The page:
The UN Office for the Coordination of Humanitarian Affairs (OCHA) reports that “more than 3 million people–one in every three Haitians–were severely affected by the earthquake, of whom 2 million need regular food aid. Over 1.1 million people are homeless, many of them still living under sheets and cardboard in makeshift camps. The government of Haiti estimates that at least 300,000 people were injured during the quake.”
The world’s largest multinational charities–CARE, CRS, World Vision and ADRA–execute the political will of institutions, governments and lobbyists that had identified Haiti’s comparative advantage as low wages–i.e. poverty–and in doing so, these charitable organizationdedicated to helping the poorest of the poor wound up working to make the people of Haiti even poorer.
While some NGOs like Partners in Health have done and are doing amazing work to provide services for quake victims, overall, the catastrophe in Haiti revealed the worst aspects of the U.S. government and the NGO aid industry.
The U.S. in fact used its “relief” operation to disguise a military occupation of Haiti, intended to prevent a flood of refugees reaching the U.S., impose even greater sweatshop development on Haiti.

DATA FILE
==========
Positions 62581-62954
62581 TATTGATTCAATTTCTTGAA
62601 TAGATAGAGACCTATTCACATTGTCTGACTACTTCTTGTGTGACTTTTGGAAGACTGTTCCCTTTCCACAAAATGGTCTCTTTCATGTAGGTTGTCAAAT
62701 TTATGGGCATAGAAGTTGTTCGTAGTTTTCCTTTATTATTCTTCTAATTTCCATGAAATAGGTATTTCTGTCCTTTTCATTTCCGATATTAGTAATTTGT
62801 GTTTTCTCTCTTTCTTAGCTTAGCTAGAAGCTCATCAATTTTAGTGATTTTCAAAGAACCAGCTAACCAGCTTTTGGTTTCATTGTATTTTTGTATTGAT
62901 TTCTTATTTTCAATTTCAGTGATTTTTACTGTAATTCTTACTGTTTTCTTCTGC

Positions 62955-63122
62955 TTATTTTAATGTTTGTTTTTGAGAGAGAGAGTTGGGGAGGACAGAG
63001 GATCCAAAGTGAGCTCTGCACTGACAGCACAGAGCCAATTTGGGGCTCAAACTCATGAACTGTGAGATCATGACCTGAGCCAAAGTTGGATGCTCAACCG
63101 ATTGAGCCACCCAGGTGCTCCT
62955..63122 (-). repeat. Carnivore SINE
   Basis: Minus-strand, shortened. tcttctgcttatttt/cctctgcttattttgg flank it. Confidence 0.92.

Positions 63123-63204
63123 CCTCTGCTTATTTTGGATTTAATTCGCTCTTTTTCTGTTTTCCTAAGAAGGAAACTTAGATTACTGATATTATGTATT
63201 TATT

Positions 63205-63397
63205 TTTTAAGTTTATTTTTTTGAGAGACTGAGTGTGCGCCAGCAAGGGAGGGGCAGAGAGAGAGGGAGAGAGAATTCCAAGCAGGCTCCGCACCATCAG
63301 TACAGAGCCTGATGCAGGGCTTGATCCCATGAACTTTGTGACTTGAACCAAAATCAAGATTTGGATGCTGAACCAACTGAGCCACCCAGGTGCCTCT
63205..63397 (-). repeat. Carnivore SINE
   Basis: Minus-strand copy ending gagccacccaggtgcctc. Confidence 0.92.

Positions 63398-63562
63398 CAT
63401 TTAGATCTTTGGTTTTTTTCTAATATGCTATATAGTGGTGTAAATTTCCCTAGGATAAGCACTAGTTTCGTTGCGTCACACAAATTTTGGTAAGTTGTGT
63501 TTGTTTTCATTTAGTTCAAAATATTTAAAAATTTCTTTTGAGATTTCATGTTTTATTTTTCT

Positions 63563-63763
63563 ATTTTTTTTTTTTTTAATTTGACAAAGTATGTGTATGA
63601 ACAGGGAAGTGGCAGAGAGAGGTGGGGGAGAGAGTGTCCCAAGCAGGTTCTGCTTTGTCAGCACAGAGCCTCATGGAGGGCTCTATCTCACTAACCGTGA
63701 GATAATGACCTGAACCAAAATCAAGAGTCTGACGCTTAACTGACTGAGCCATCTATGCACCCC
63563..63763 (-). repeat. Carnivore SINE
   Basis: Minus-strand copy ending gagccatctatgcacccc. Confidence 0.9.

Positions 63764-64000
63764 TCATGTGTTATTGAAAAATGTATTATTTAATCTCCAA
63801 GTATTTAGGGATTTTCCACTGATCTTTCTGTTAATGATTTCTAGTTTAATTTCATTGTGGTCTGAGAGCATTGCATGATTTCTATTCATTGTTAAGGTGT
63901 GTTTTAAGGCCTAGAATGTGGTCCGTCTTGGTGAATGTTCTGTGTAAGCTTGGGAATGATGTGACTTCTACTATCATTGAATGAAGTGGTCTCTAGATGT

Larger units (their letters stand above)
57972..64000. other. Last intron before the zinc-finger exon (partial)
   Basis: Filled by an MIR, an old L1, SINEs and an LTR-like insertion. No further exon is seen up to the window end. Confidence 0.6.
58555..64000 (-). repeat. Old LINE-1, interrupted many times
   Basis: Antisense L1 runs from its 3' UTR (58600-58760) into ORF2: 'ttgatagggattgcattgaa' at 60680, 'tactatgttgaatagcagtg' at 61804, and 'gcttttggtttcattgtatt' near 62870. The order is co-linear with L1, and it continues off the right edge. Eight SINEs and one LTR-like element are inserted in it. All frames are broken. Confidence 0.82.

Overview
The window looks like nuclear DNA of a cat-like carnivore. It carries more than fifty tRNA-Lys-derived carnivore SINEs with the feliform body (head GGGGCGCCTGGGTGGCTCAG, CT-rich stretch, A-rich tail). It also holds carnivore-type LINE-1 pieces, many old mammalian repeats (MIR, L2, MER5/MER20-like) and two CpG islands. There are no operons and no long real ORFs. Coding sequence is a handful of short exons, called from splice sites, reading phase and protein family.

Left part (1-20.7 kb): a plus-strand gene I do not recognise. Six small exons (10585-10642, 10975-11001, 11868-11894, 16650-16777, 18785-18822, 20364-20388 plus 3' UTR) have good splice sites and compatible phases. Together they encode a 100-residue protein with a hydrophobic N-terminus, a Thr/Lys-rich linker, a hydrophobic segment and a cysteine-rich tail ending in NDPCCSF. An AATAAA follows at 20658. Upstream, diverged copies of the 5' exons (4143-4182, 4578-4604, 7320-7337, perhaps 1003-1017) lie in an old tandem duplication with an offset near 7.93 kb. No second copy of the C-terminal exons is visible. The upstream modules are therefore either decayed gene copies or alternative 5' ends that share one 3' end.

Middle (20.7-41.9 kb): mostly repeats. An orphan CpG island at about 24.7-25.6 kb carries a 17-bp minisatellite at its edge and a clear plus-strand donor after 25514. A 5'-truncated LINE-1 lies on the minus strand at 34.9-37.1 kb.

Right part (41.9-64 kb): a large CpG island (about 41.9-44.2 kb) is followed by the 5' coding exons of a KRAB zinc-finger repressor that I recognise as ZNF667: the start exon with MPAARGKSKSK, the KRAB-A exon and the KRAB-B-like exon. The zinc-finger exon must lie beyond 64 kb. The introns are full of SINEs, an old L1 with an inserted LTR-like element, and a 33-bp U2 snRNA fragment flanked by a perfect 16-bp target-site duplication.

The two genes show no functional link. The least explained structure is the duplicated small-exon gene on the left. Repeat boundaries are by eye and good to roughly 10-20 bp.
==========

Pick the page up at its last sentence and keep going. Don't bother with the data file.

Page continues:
The U.S. is funneling $379 million in aid through its own agencies and then through NGOs. According to the Associated Press: Each American dollar roughly breaks down like this: 42 cents for disaster assistance, 33 cents for U.S. military aid, nine cents for food, nine cents to transport the food, five cents for paying Haitian survivors for recovery efforts, just less than one cent to the Haitian government, and about half a cent to the Dominican Republic.
Title: The Aid Racket
Souece: Socialist Worker, February 24, 2010
Author: Ashley Smith
Faculty evaluator: Peter Philllips Sonoma State University